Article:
A lot of us have enjoyed corned beef without really knowing what exactly it is. The word “corned” refers to the meat being cured with salt, which was the way meat (and other foods) were preserved before refrigeration was prevalent. The story goes that the salt granules used to preserve the meat were sizable, roughly the size of corn kernels, and so the term “corned” was born. Sometimes other spices and sugar are used in the preparation of corned beef.
Beef was considered a luxury in Ireland in the 19th century, with pork being the more commonly available meat for most people. However, when the Irish started immigrating to America, beef was more readily available and affordable, so corned beef became the cornerstone of special occasion meals, St. Patrick’s Day in particular. Cabbage was very familiar to the Irish, and was also cheap and plentiful, and so that became the traditional vegetable side to corned beef. Boiled potatoes are also very traditional.
The cut of meat most commonly used to make corned beef is brisket. Whole briskets are quite large, and are comprised of two sections: the first cut, also called the flat cut, and the second cut, sometimes called the point cut. The first cut is leaner and the second cut fattier, and some people prefer one over the other. Both types are brisket are usually cut into smaller pieces, usually 3 to 6 pounds, before being sold (this is true of regular brisket, and corned beef brisket).
Most corned beef sold comes already brined with a pouch of spices for cooking. The packet has a blend of spices, such pepper seeds, dill seeds, mustard seeds, bay leaves, and other whole spices which give the meat a warm, earthy, tangy flavor. You can also buy uncooked brisket and brine it yourself, then braise or slow cook it, but it will take about a week to brine. You can also find corned beef in cans, but it won’t be as good as corned beef you cook yourself.
Plan on about ¾ pound per person — or buy a bigger piece if you’re looking for leftovers, which make excellent sandwiches.
The meat is fully cooked when it is tender, but it won’t be totally fall-apart tender like many brisket and pot roast recipes. When a skewer or a sharp knife slides in easily, it’s done. Let it sit for at least 10 minutes before cutting it to get the cleanest, neatest slices.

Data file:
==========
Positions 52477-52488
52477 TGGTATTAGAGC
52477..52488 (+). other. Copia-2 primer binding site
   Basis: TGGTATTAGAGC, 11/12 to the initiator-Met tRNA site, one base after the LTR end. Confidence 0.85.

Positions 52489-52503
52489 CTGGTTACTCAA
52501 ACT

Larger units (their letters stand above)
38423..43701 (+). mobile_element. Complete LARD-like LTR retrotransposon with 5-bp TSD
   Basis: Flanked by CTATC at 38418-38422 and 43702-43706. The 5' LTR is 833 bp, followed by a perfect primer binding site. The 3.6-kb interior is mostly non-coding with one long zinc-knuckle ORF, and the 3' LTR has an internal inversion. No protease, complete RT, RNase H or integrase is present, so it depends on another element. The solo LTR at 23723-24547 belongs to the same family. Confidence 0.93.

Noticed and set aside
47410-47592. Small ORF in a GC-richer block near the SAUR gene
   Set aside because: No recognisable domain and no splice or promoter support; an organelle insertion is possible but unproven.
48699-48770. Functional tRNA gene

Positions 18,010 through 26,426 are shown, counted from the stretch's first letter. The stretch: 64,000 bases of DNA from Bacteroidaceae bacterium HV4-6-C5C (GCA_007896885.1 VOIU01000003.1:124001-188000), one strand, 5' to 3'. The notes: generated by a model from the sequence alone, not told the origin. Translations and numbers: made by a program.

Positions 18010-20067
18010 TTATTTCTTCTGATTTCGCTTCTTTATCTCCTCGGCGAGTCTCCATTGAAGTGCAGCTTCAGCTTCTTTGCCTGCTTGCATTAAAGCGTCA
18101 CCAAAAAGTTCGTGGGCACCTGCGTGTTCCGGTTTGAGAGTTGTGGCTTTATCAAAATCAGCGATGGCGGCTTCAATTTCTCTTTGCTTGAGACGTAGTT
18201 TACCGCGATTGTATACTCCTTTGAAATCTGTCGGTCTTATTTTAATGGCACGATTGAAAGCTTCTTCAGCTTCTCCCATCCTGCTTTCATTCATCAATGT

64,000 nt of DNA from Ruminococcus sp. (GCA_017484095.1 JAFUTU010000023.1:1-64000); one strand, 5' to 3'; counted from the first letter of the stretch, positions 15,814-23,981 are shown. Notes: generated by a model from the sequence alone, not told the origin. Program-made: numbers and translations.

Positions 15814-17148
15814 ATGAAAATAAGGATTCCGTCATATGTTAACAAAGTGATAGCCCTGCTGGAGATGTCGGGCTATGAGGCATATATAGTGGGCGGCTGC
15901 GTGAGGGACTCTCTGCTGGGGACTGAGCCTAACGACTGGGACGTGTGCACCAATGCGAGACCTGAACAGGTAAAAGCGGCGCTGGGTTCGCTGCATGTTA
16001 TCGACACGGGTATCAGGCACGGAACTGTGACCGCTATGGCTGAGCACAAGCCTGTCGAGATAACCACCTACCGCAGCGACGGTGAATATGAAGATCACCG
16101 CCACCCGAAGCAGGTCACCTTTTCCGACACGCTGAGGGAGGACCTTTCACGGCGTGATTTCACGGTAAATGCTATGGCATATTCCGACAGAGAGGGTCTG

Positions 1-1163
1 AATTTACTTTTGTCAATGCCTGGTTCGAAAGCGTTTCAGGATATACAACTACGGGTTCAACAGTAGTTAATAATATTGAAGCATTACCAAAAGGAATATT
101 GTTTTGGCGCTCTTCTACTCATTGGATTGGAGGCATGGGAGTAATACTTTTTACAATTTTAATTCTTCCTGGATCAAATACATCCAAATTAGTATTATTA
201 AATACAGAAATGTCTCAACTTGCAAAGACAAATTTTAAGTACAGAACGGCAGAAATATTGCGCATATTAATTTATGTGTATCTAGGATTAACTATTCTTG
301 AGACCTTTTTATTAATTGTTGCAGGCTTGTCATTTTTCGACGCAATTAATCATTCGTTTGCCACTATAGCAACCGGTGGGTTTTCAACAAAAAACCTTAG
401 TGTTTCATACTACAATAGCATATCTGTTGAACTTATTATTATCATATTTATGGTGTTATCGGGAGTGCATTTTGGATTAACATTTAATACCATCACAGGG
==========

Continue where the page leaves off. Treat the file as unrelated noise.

In traditional preparations, corned beef is usually braised on the stove, though the oven is also an option. It usually takes between 2 ½ to 3 ½ hours. But the slow cooker is also a great option, and makes super tender corned beef with a very satisfying texture. Sometimes the vegetables are cooked all the way though with the meat, which results (as you would imagine) in very well-cooked vegetables, but sometimes they are added later or cooked separately so they retain more flavor and texture.
In this slow cooker corned beef and cabbage recipe the cabbage is added at the end for only the last hour of cooking. What is different and delicious about that is that while the cabbage definitely softens and becomes tender, it still retains some texture and its pretty pale green color. Potatoes, carrots and onion and celery are the other vegetables in the mix, but I prefer to let those get nice and soft with the meat.
I like to slice my corned beef pretty thin — very thin if I'm using it in sandwiches. Make sure to cut the corned beef against the grain, for the meat to be at its most tender. Spoon over a bit of the cooking liquid if desired. This recipe also includes a lush little horseradish sauce which is downright delicious with the meat.
Some corned beef can be mushy or salty or not all that interesting. But properly made, it's not any of these things, but rather a comforting, soul-satisfying one pot meal.